There are only two acceptable breakfast choices: coffee, natch, and tacos. I choose the best of both worlds: East Dallas's Good 2 Go Taco, where I can both scarf a taco literally called the Hangover Helper (it's stuffed with mashed potatoes, chorizo, and cotija cheese for a serious one-two carb punch) and guzzle the top-quality coffee roasted on-site by Cultivar Coffee. A zesty and revitalizing Topo Chico completes this ritual trifecta.
Next, I head down Buckner Blvd. to Expo Park and Craft & Growler. The open floor plan, rustic and reclaimed and wood-paneled, the chalk tap list, the bustling and effervescent chatter of large and good-looking groups of happy and boozy people, all sipping on and dishing about the flavors and textures and nuances of their beers — this is what we talk about when we talk about bars as agents of community. Craft & Growler is just a great and fun place to be. After a couple pints and some good conversation and much-needed sitting-around time, it’s time for a late lunch.
I decide to take the short trek to Deep Ellum and resolve to wait in line at, you guessed it, Pecan Lodge. Pecan Lodge is the definition of a must-visit: it, as has been written ad nauseam here and elsewhere, alone transformed Dallas barbecue into a big deal. Smoky and heavenly brisket, the Flintstone-ian beef rib, the loaded sweet potato known as the Hot Mess, the epic Pitmaster sandwich, the handmade jalapeño sausage, fried chicken, green chile mac, collards, fried okra, yeast rolls and bread pudding — all of it is you-have-to-order-it good. It’s as good as barbecue gets. Having said that, there will be a line, and, if one gets started late in the day, many items may be long gone.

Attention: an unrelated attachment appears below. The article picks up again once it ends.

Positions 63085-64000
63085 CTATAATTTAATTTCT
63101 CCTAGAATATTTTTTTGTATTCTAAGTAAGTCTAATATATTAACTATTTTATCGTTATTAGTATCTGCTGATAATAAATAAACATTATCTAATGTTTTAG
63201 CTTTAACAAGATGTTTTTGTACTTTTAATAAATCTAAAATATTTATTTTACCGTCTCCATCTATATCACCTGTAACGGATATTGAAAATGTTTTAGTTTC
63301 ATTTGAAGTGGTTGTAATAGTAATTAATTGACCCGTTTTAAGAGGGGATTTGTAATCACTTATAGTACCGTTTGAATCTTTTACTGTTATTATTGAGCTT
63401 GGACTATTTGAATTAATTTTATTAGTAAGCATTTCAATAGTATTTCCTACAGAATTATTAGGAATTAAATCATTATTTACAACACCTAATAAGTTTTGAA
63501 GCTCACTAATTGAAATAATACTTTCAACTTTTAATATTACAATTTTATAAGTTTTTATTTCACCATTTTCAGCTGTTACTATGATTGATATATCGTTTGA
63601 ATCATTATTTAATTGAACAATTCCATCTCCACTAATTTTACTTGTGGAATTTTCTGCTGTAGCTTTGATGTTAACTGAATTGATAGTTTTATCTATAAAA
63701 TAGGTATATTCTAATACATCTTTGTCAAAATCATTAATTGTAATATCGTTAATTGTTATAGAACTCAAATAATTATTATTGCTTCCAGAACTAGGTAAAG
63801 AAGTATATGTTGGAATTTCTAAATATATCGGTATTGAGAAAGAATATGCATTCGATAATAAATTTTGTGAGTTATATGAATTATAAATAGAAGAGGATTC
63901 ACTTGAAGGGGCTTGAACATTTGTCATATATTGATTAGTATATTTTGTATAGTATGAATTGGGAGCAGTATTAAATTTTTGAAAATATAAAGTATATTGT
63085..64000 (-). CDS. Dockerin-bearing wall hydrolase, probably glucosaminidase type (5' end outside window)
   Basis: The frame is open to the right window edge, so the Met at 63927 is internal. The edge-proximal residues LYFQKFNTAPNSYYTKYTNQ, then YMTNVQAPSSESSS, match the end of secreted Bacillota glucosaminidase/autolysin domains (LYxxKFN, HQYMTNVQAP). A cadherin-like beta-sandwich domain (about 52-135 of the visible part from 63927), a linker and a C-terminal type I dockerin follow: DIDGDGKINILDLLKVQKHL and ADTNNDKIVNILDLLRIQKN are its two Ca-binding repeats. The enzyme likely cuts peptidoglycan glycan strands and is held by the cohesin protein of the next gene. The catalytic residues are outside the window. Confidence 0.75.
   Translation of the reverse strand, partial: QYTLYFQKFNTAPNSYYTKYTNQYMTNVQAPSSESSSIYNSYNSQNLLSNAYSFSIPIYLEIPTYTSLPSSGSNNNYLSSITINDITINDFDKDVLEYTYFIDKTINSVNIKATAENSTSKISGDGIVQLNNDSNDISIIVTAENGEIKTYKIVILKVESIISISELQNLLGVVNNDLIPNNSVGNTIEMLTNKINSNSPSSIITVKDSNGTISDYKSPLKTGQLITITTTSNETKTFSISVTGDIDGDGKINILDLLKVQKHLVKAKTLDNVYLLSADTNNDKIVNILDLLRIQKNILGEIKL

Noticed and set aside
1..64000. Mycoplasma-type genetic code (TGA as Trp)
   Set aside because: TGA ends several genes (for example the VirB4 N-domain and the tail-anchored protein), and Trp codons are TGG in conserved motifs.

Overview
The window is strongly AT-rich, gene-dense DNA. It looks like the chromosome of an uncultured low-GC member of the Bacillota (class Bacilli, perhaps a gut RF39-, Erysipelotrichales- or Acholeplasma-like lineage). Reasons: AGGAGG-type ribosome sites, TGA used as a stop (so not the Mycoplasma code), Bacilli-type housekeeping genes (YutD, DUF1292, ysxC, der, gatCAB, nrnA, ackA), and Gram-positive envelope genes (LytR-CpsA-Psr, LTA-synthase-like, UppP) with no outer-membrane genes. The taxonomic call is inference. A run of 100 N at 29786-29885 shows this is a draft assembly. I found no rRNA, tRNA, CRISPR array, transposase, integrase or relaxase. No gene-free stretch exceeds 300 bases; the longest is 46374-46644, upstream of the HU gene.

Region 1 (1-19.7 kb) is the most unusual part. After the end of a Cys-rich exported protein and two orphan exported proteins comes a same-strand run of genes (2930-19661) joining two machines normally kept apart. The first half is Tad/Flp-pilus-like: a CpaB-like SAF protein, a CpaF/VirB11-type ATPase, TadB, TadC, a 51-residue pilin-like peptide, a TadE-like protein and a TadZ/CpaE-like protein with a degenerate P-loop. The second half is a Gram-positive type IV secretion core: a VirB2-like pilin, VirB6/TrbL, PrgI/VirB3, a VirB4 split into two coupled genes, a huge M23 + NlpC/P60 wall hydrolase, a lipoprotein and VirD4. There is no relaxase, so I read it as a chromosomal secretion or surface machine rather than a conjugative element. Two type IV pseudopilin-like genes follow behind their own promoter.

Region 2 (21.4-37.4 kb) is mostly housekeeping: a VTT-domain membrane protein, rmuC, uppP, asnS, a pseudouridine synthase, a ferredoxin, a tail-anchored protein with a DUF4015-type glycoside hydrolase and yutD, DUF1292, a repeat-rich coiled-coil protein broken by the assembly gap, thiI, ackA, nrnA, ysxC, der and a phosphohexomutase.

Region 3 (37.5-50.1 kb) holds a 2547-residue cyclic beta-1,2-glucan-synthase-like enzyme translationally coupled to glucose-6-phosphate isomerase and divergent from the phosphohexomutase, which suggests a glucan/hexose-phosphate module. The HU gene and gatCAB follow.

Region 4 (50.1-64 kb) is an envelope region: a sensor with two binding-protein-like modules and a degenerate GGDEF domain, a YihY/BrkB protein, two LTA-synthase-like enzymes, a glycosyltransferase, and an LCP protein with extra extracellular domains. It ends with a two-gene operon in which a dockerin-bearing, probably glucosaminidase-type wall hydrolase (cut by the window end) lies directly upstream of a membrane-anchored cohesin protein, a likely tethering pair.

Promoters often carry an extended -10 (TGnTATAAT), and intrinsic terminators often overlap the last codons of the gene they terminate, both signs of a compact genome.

So, for those of us who regard a wait in line as anathema, I offer a Deep Ellum alternative: Luscher’s Red Hots. If this is the chosen adventure, there will be many delicious options from which to order — the eponymous Post Oak Red Hot, the combo, the smoky Meat Fight sausage — but the Uncle Herky burger with peppered bacon has to be the choice. It is a burger made of dreams, whose every ingredient, from bun to bacon, works in seamless and meaty harmony, and whose last bite is as flavorful and decadent and eye-poppingly, maddeningly mouth-watering as the first. This is the best burger in town, I promise.
After that — burgers or barbecue — it is, more than it has ever been, time for a lengthy nap: maybe at Klyde Warren Park, as long as I have sunscreen. Wherever I choose to nap, I hope the sleep is good, because, when I awaken, it will be time again to eat.
SATURDAY NIGHT: DINNER AND DRINKS
I have showered, and I have changed into my long pants and my least wrinkly and most gingham-y shirt, and I have combed my hair and sobered up and now: now it is time to eat at, for my money, the best and most interesting and most spending-this-kind-of-money-is-actually-worth-it joint in town: the swank Casa Rubia at Trinity Groves. Eating at Casa Rubia, a Spanish tapas-style establishment, is best done with a group, so many dishes can be ordered and reordered and shared, and so when the bill comes everyone feels equally complicit.